Features

The western press is giving Putin what he wants

Is Putin playing with the western press?

19 February 2022

9:00 AM

19 February 2022

9:00 AM

Why does Vladimir Putin need Russia Today and Sputnik News when the western media are doing such a great job on his behalf? Throughout his two decades in power, Putin has yearned for international respect. Failing that, he’ll settle for fear. And what more satisfying outcome could there be for a serial sabre-rattler like Putin to have his bluff finally taken seriously?

For weeks, British papers and TV have been filled with images of scary Russian tanks, warships and artillery blasting away — mostly provided, if you check the photo credits, by Russia’s Ministry of Defence. Since November, the US and British governments have been issuing increasingly strident warnings that Putin is preparing an imminent and massive attack on Ukraine. All that time, Putin and his veteran foreign minister Sergey Lavrov have been emphatically denying that they will do any such thing. The Kremlin has made no threats or issued any demands on Ukraine itself. It doesn’t have to, because the West is doing such an eloquent job of broadcasting the reality of Russian military might for them.

It’s a perfectly executed information-war pincer movement. The Kremlin poses as a sober diplomatic grown-up, voicing what it regards as legitimate security concerns. Meanwhile the West — and particularly the western media — lathers itself into a state of near-hysteria over how dangerous, unpredictable, aggressive and deadly Putin’s Kremlin could be.

Vladimir Lenin reportedly spoke of ‘useful idiots’ among western leftists who unwittingly helped the cause of revolution. But as Putin has learned, enemies can be useful idiots too. In the British press, the Daily Mail splashed with ‘Frantic 48 hours to save Europe from war’, and its incomparably skilful graphics department has provided a steady diet of History Channel-style maps covered in large red arrows illustrating possible invasion routes for the armchair strategists among its readers. On the other side of the political spectrum, the Guardian has led the paper for a fortnight with news of ‘growing tensions’ on the border.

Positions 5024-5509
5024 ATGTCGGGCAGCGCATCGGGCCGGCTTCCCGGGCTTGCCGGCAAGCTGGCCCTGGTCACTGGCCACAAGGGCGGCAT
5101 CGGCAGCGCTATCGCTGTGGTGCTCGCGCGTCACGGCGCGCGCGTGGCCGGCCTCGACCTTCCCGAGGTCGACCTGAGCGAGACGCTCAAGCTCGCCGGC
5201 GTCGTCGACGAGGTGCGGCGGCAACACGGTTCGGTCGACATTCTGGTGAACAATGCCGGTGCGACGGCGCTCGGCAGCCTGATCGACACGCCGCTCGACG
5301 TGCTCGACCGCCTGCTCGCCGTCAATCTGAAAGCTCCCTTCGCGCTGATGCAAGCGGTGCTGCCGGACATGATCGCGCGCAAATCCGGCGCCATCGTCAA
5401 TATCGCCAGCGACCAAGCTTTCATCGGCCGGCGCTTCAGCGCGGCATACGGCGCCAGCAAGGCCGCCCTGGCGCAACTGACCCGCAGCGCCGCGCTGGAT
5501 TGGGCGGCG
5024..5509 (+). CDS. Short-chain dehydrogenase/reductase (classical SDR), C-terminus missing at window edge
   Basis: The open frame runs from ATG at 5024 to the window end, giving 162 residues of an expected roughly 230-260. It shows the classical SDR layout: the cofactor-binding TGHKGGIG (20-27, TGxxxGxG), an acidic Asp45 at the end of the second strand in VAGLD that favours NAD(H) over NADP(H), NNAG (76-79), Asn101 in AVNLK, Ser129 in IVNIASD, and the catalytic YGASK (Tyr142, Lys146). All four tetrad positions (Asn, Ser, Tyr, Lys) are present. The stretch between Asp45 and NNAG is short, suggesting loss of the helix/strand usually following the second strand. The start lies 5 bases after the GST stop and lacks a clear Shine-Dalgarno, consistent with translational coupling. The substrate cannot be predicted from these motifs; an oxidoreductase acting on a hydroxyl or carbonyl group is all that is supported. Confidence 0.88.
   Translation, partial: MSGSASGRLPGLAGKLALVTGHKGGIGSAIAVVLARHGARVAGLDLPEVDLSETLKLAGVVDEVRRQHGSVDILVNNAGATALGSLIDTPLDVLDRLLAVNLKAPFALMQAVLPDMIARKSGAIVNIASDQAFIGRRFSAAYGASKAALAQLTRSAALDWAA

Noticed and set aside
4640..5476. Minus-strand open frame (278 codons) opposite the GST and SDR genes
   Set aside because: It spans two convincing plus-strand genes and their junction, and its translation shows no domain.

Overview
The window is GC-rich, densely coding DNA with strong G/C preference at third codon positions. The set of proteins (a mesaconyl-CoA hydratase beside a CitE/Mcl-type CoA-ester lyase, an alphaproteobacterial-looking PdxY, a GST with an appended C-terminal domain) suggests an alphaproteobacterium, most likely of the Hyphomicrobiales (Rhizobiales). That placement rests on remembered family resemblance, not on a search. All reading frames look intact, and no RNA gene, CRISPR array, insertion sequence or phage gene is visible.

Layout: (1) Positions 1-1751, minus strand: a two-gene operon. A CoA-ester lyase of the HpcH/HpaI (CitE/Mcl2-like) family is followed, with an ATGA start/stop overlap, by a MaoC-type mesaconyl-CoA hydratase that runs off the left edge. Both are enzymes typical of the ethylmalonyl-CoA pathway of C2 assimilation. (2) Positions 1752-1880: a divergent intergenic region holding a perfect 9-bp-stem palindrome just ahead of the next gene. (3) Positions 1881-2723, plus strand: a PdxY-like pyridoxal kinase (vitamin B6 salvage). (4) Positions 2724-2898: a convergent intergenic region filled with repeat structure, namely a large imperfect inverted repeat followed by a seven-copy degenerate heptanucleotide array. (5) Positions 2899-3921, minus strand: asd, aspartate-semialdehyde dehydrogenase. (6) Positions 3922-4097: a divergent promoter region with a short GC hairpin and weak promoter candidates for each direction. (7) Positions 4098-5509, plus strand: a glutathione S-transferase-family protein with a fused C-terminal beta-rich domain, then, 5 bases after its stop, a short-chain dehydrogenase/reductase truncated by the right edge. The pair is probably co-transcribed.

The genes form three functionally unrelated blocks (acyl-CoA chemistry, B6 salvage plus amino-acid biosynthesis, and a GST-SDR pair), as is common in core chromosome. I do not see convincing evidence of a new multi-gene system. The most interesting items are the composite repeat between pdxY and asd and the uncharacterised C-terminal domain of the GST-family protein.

Is this all made-up nonsense? Obviously not — the deployment of 130,000 Russian troops to the Ukrainian border is clearly both threatening and newsworthy. And when the White House, Downing Street and presumably all the press’s security sources issue unprecedentedly specific and emphatic warnings that a Russian invasion is imminent, the media has a clear duty to report it.


But the press also has a duty to be sceptical, not merely to parrot the government’s line. For Joe Biden and Boris Johnson’s administrations, the Ukraine crisis has come as a godsend, allowing both leaders to talk tough and threaten the world’s most notorious international bogeyman with terrible consequences if he chooses to invade.

And talk is cheap. The more they big up the likelihood of invasion, the heftier the political credit they will reap when it doesn’t happen. In Washington and London, the political incentives to conflate Putin’s capabilities with his intentions —essentially, to cry wolf — are overwhelmingly strong.

A free press, by contrast, exists to compare official claims with realities reported by their correspondents both on the ground and in the corridors of power. And on that there has been a serious failure.